Saturday, 22 August 2009
Friday, 21 August 2009
Hiroshima Mon Amour was another film I studied in my French Cinema course as part of my degree in French.
Parts of it annoy me (like the woman's voice and her repetition of Nevers) but I straightaway recognised its significance, both culturally and cinematically.
Despite finding a few bits teeth-gnawing, it is undoubtedly an amazingly powerful and beautiful film.
This film from 1959 by aclaimed director, Alain Resnais, and screenwritten by Marguerite Dumas (who wrote L'amant - one of my favourite films) looks at the relationship between a French woman and a Japanese man and was one of the first films to use flashbacks as a story-telling tool.
Elle (she) plays an actress playing a nurse in post-war Hiroshima. She meets a Japanse architect, Lui (him), and both separated from their spouses they become lovers.
The early part of the film recounts the effects of the Hiroshima bomb, in particular, the loss of hair and anonymity of the remains of some of the victims. The film does this in a documentary style and the keeps the narrators unidentified.
The flashbacks are intercut with the lovers story in the present day, which takes place in hotels and restaurants in Hiroshima. Elle starts to tell, for the first time, her experiences during World War II in Nevers, France, where she was involved with a German soldier during the occupation.
Like many other women who associated with the enemy, she was made to suffer the humiliation of having her head shaven in public. By the time she left for Paris, and then Japan, her hair had regrown and her anonymity regained. Lui wants her to stay with him but she won't.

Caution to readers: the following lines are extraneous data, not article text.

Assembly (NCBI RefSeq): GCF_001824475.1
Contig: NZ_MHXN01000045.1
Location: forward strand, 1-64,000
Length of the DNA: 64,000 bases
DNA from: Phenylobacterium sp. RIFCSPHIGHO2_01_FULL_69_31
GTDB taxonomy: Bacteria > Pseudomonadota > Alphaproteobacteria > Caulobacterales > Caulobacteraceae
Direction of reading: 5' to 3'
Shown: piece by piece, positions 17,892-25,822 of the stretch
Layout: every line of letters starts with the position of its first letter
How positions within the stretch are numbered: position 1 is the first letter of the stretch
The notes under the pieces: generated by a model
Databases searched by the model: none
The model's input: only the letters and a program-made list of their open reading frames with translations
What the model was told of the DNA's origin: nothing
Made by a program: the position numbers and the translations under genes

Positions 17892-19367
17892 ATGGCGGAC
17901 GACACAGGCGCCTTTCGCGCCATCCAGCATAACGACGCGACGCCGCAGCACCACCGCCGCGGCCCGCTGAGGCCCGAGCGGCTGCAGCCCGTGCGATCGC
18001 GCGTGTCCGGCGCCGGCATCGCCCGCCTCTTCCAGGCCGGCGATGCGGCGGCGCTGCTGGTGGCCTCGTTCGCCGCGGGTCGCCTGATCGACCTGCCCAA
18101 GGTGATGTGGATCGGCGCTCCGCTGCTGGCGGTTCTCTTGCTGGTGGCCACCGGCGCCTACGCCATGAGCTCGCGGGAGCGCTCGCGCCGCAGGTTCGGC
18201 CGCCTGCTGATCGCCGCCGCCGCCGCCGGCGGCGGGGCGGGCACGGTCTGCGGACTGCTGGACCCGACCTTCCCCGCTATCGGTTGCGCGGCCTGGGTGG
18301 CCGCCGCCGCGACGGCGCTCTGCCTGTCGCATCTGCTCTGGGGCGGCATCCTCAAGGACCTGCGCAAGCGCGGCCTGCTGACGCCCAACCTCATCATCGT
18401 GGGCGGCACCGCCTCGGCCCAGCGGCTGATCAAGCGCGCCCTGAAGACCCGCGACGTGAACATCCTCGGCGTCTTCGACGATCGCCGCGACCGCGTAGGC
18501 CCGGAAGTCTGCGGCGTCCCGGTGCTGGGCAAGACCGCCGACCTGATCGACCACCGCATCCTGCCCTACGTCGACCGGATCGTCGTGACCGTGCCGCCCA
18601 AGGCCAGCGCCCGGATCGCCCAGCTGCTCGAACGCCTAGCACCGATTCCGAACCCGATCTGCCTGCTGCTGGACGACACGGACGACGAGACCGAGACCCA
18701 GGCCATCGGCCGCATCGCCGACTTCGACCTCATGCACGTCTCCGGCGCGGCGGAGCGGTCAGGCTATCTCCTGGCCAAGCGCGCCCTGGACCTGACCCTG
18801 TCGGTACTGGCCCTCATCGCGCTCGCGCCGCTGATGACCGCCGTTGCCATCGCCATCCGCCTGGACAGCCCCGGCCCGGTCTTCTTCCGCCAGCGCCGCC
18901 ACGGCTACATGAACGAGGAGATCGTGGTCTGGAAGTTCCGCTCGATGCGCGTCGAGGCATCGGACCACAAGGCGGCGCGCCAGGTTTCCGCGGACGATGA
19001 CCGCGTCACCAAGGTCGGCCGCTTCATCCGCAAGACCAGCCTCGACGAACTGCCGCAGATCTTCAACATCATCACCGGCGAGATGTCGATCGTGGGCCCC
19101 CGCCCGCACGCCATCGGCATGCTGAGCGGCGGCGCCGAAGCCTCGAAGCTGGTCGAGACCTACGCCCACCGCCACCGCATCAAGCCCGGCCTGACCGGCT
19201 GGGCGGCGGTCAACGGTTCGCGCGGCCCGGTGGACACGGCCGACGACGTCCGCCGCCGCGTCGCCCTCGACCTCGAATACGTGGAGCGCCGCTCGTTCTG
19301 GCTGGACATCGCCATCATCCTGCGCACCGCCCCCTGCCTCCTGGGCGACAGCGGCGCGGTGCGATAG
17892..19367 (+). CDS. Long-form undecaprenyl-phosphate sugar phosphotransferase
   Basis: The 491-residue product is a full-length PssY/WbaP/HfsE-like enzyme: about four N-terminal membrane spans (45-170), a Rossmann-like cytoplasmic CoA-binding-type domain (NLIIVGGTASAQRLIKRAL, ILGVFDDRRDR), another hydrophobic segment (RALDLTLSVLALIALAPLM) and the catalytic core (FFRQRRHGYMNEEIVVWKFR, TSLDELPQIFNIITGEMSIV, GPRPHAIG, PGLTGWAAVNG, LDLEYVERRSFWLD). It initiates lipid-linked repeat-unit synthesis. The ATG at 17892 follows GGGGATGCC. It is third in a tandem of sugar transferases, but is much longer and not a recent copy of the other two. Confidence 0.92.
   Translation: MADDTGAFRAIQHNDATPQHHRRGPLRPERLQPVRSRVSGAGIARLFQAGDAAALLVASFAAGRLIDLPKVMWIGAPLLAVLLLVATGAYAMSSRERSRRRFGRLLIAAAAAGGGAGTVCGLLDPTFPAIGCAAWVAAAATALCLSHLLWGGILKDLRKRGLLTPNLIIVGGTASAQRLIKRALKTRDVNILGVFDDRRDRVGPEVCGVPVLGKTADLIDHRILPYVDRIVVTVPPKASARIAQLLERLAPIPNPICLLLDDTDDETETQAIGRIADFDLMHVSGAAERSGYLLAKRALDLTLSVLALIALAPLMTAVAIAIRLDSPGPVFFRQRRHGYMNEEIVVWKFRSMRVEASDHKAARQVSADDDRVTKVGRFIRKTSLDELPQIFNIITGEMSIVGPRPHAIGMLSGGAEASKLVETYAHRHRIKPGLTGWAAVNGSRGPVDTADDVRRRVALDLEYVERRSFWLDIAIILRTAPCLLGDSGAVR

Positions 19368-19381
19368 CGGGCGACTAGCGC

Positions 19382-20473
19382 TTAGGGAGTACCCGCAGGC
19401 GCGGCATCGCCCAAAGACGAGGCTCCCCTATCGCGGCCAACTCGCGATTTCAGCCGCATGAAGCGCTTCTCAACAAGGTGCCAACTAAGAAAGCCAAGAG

The film was a co-pro and it was stipulated by both Japanese and French production companies that one character must be French and one must be Japanese and that it should be shot in both countries.
Jean-Luc Godard called it the first film without any cinematic references. It's also been called the most important war film ever made.
Wednesday, 19 August 2009
Le Mepris (Contempt) is a fantastic film from 1960 directed by Jean-Luc Godard, starring Brigitte Bardot.
I read the book and studied the film at University a few moons ago now.
Apart from being amazingly cool to look at, it has many depths and parallels with both real life and Homer's Odyssey, as well as the process of filmmaking itself. A must see.
American film producer (Paul) hires respected Austrian director Fritz Lang (played by himself) to direct a film adaptation of Homer's Odyssey. But he soon becomes disillusioned with Lang's treatment of it as an art film and hires a novelist/playwright to re-work the script.
The conflict between artistic expression and commerical gain parallels Paul's sudden estrangement from his wife (Camille - Bardot) following time she spends with a playboy millionaire.
Godard's film mirrors both the book its based on by Italian writer, Alberto Moravia and his own real life - to the relationship with his own wife (Anna Karina) and his film distributor. The 3 main characters also resemble Odysseus, Penelope and Poseidon.
Saturday, 8 August 2009
Living in a big city like London, I guess it takes a big effort to keep up a social life.
There was an article in The Times a couple of years ago which focused on a couple of late 20 year olds who both said that unless they had made a big effort to arrange to see friends at least a week in advance they could easily spend a whole weekend at home alone, not talking to anyone. How awful is that? Is that what modern life in the city is really like now? If I die, how long until someone notices? I reckon it would be at least a week for me.